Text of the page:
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No news is bad news

Small business owners, and especially sole traders, face one difficult problem – marketing. Advertising budgets are low, and traditional media with its high audiences is expensive. There is an alternative.

News coverage  can boost sales, improve your brand and product visibility, and provide you with many of the same advantages as paid-for advertising.

media scrum

How do you get this sort of attention from the press for your company?

Stories and interviews can transform your company’s status from an utter unknown to a knowledgeable, trustworthy and reliable organisation. And that’s all-important when it comes to influencing purchasing decisions – particularly in a small market like the Isle of Man.

But people expect a lot from news coverage, and I’ve read enough press releases to know what sort of stories make a splash and which end up on the dreaded newsroom spike.

What should you avoid?

Dull photographs. Pictures can make or break a good story, but too often there’s a misjudged ego-trip that means member of a team needs to be in a photo.

This is bad. Why? Because a lineup of people is dull. It adds nothing to a story and more often than not the size of the picture means faces are so small they are almost unrecognisable.

Similarly, cheque presentation photos. They’re known as “grip and grin” pics to journalists. There is nothing distinctive about two people holding a giant cheque – in fact at one paper I worked at in the UK they were banned altogether because they add nothing for readers.

Buzzwords in press releases: you might pay a PR agency hundreds of pounds to write them, but no reporter worth their salt is going to use them. It’s a capital offence for most sub-editors. Avoid management jargon like the plague… you’re wasting your time and more often than not end up on a newsroom’s laugh-list. “Going forward” means “in future”. Always use plain English.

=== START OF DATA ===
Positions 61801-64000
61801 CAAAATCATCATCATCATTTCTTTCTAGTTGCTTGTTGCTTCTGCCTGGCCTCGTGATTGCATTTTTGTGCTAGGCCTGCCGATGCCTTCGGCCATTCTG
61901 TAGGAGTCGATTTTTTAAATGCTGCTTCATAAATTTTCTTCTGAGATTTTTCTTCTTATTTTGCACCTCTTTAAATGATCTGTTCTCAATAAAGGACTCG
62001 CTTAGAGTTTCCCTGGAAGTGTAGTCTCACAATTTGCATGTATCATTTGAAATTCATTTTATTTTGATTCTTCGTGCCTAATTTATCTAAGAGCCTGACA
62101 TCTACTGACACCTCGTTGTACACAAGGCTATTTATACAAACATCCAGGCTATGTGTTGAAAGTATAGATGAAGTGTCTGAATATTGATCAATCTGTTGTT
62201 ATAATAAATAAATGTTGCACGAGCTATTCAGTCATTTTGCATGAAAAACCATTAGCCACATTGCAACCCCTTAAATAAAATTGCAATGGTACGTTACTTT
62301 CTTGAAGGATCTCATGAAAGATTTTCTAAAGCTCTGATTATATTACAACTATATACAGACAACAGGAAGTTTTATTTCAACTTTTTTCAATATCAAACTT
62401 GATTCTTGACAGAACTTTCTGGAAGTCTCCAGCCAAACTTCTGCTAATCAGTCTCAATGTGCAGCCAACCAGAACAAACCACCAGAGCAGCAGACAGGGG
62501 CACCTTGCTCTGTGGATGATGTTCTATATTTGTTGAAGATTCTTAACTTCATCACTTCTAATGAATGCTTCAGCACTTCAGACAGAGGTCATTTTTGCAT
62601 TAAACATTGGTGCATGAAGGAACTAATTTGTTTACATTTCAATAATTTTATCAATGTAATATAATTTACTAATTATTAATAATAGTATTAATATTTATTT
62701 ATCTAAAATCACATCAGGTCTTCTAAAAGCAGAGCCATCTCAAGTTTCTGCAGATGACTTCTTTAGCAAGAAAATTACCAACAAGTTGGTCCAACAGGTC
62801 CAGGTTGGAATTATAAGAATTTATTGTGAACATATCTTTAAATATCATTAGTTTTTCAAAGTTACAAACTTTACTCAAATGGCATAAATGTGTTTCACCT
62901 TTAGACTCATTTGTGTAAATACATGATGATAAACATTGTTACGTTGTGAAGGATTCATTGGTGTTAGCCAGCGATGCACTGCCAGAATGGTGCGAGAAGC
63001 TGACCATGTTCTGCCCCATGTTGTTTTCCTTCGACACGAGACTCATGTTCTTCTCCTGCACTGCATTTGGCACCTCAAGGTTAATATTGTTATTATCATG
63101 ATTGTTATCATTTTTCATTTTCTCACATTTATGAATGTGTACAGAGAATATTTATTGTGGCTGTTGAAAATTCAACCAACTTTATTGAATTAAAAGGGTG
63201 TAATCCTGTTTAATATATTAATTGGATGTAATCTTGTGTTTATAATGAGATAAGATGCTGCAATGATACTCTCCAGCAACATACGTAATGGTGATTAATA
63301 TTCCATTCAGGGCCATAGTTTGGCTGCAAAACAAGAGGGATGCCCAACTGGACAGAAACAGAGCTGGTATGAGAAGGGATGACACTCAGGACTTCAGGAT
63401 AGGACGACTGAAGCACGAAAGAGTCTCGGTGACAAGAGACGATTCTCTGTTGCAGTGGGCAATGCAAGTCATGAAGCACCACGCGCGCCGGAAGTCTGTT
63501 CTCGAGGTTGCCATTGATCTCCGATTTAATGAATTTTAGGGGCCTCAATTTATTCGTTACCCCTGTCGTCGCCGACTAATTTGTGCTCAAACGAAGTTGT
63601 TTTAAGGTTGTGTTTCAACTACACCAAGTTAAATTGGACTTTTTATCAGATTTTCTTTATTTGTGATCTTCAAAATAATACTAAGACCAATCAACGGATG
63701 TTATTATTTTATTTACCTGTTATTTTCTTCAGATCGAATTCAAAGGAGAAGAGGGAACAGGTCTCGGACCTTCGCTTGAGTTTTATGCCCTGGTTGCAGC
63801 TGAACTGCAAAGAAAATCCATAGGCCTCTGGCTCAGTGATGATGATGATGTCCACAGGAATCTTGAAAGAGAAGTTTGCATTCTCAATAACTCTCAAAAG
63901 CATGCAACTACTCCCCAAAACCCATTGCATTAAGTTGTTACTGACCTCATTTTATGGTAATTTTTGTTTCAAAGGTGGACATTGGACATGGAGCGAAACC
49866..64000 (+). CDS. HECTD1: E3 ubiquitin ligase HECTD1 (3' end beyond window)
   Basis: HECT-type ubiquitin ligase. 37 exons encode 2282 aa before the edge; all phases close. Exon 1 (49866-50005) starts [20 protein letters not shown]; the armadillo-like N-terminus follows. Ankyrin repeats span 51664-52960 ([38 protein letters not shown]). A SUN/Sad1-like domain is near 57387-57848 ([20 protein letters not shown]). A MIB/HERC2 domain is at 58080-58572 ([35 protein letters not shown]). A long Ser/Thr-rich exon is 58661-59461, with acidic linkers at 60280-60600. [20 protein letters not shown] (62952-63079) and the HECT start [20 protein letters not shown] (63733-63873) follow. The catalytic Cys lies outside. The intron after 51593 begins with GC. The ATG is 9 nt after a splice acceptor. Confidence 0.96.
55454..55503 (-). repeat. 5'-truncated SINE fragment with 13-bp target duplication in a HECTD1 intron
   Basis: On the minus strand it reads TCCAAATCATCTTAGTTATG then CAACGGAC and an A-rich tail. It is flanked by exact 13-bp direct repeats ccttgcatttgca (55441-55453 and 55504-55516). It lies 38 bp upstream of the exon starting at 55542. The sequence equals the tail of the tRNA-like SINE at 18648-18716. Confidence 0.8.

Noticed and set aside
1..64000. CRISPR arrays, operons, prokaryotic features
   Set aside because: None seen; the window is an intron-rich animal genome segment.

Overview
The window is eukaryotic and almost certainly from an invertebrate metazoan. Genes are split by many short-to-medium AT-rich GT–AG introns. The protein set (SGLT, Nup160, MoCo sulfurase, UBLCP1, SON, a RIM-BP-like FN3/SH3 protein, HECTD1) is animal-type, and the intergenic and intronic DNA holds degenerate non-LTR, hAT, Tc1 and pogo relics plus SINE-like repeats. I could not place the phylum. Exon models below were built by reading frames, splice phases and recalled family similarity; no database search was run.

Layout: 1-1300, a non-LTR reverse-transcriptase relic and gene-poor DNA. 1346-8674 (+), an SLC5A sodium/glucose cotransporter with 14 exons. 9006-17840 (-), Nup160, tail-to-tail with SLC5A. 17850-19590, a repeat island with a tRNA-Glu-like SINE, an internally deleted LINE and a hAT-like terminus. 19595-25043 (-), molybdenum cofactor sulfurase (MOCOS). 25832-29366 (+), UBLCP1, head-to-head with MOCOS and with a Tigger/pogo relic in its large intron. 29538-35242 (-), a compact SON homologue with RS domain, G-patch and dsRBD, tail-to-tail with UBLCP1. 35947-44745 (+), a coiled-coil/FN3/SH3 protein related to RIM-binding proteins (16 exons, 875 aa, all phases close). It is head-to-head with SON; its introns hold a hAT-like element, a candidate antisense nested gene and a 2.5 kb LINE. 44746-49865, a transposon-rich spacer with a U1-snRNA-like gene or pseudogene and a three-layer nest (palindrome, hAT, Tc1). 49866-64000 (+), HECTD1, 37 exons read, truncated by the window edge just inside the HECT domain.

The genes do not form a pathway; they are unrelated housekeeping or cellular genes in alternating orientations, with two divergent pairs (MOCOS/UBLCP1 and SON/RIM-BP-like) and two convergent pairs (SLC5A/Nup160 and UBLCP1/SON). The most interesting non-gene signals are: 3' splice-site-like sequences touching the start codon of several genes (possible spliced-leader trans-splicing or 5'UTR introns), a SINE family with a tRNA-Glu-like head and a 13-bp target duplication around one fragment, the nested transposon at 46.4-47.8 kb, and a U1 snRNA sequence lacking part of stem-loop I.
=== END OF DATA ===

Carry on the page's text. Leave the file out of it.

Over-commercialised releases. These are a direct replacement for advertising, and every media outlet survives on advertising. No reporter is going to use a “company holds sale” story. It’s commercial suicide and earns you a telling-off from whoever’s responsible for ad sales. Again, you’re wasting your time.

So what sort of news stories will interest a journalist?

Well, we could tell you… but that’s the whole point of our small business media training course. For a fraction of the cost of a single press release (and a tiny fraction of the equivalent advertising cost), we can teach you what stories will bring that all-important interview.

Furthermore, our course is a one-off cost that’ll pay for itself over and over again as you get repeated coverage and build the relationship with newsdesks that means you’re their go-to company in future.

And all attendees who join our email list will get a weekly digest email with story suggestions, in case you’re running out of inspiration or haven’t thought how you might become involved.

Literally every company – no matter the size or sector – has stories to tell. The trick is spotting what they are, and how to tell them.

Chips Cheese Gravy Media can help – click here to find out more about our small business media training courses!

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